Economic Commentary: Demographics, Housing, Olympics


  • The Pandemic Has Done Damage to Demographics
  • U.S. Housing Boom
  • Japan: Recovery and Olympics On The Line

A friend of mine was trying to find a silver lining amid the dark clouds that accumulated during the early days of the pandemic. Her son and his wife, both of whom had busy jobs, had been forced off the road and out of the office. The additional time together at home, she hoped, would result in a grandchild.

I was hoping she would be granted her wish, although for less sentimental reasons. Population growth in developed countries has slowed to a crawl over the past several years, and actually declined in China last year. A few more babies would help keep the labor force from shrinking in the decades ahead. But not even last year’s home confinement prompted more procreation.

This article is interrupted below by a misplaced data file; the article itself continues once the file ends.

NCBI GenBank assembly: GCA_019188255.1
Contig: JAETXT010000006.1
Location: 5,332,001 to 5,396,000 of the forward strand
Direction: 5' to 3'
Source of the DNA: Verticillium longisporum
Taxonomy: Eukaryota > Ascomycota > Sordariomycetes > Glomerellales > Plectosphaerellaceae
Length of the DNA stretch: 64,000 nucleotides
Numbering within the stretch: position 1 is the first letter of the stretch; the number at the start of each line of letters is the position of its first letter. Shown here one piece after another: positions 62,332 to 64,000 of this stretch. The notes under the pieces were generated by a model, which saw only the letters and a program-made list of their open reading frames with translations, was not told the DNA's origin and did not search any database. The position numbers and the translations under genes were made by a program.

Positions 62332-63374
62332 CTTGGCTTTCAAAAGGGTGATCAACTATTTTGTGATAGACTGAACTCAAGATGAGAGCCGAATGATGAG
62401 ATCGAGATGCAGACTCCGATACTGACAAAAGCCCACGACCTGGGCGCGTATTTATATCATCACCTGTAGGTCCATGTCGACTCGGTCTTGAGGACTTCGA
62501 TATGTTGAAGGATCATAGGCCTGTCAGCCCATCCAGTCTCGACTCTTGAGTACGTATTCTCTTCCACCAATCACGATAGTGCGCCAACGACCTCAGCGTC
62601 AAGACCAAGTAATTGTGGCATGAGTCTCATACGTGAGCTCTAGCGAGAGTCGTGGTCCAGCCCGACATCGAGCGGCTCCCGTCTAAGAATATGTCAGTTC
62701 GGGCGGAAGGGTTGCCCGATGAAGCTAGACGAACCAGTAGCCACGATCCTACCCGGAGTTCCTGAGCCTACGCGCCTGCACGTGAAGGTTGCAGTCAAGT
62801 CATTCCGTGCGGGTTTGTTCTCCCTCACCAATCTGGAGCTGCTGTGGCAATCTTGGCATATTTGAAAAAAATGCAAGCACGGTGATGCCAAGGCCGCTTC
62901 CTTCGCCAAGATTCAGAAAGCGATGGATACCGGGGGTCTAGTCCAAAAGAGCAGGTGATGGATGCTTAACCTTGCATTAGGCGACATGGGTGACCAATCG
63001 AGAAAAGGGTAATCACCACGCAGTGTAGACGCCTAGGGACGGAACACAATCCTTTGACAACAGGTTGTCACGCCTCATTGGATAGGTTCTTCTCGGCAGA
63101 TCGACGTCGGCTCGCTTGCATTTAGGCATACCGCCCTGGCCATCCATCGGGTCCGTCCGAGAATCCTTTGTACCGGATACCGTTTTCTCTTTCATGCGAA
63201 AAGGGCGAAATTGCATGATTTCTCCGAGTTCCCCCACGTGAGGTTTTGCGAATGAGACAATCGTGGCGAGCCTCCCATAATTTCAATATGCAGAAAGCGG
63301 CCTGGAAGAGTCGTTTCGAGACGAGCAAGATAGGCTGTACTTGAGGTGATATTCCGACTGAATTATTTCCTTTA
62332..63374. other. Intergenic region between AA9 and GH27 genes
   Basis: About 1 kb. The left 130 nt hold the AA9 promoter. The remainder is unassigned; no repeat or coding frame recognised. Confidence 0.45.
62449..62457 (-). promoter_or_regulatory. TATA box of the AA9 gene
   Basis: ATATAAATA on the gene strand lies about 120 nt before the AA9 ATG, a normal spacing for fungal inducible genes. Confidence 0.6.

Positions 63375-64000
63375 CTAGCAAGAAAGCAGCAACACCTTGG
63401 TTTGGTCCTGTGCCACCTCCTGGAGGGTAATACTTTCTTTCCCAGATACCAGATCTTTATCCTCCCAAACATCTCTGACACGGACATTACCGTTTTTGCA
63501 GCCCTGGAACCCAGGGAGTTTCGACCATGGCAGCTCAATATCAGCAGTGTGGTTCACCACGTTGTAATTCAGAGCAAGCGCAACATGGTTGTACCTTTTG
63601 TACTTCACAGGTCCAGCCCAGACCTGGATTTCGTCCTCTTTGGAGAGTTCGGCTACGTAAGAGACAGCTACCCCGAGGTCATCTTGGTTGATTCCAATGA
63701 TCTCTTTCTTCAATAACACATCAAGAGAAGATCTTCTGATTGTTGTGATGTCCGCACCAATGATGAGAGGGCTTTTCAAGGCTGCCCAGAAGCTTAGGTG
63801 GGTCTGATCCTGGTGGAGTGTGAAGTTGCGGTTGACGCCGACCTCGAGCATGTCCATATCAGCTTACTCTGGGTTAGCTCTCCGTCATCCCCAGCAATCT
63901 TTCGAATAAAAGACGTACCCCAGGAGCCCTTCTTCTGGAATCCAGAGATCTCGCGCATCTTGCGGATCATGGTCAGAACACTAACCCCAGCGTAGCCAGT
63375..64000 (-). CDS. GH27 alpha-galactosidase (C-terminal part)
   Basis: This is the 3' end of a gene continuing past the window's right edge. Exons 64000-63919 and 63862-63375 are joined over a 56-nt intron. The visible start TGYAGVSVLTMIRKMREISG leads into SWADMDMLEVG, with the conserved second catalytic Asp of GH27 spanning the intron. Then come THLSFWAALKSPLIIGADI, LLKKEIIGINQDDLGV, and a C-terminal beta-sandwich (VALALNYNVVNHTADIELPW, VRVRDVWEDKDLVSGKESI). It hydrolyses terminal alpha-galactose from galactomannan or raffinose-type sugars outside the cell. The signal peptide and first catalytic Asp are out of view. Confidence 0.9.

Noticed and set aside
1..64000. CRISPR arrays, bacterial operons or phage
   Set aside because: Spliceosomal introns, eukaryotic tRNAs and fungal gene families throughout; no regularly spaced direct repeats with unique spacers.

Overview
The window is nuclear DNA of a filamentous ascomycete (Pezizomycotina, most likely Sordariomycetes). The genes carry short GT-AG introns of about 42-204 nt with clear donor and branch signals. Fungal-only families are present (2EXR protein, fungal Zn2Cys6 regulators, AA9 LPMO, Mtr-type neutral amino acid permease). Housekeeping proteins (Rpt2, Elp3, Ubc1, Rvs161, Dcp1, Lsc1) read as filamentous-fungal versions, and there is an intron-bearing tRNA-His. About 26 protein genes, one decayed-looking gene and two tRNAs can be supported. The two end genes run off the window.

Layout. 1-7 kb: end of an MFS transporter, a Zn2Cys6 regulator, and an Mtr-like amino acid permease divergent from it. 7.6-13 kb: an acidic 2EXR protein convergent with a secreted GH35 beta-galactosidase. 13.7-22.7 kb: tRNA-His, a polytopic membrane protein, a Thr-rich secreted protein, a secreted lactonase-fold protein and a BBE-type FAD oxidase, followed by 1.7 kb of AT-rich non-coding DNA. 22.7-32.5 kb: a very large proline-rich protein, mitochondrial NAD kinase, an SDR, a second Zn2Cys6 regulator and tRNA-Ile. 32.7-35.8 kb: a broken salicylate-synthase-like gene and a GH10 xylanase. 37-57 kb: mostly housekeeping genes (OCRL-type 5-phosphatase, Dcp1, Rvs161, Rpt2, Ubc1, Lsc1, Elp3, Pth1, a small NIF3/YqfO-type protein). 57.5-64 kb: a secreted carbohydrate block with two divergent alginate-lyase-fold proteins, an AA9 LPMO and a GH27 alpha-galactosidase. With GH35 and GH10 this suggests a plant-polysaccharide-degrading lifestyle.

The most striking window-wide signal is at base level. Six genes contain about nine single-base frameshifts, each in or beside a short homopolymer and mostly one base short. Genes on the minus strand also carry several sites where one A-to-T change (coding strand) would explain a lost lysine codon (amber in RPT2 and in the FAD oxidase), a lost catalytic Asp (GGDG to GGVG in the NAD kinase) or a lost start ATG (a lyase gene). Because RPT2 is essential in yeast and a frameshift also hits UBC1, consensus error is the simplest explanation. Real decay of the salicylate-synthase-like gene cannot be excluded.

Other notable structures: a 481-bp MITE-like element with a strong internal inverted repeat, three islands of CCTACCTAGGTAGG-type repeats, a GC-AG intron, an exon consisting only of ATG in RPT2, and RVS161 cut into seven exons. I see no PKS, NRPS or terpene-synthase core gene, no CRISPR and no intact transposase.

Last year’s baby bust is just one aspect of the damage done to the world’s demographics during the last year. The pandemic has taken a significant toll on populations, costing lives and increasing disabilities. The scale and ability of the labor force are important foundations for long-term economic growth; both have been diminished by COVID-19. Once the current frenzy of economic reopening subsides, countries may face a more challenging long-term outlook.

Weekly Economic Commentary - Chart 1

Prior to the pandemic, we contended demographics were being overlooked as an economic issue. In our 2019 essay "Age Isn’t Just a Number," we highlighted the significant impact advancing seniority will have on growth, inflation and market performance. Fewer workers mean less output, more stress on retirement systems, and more risks to debt sustainability.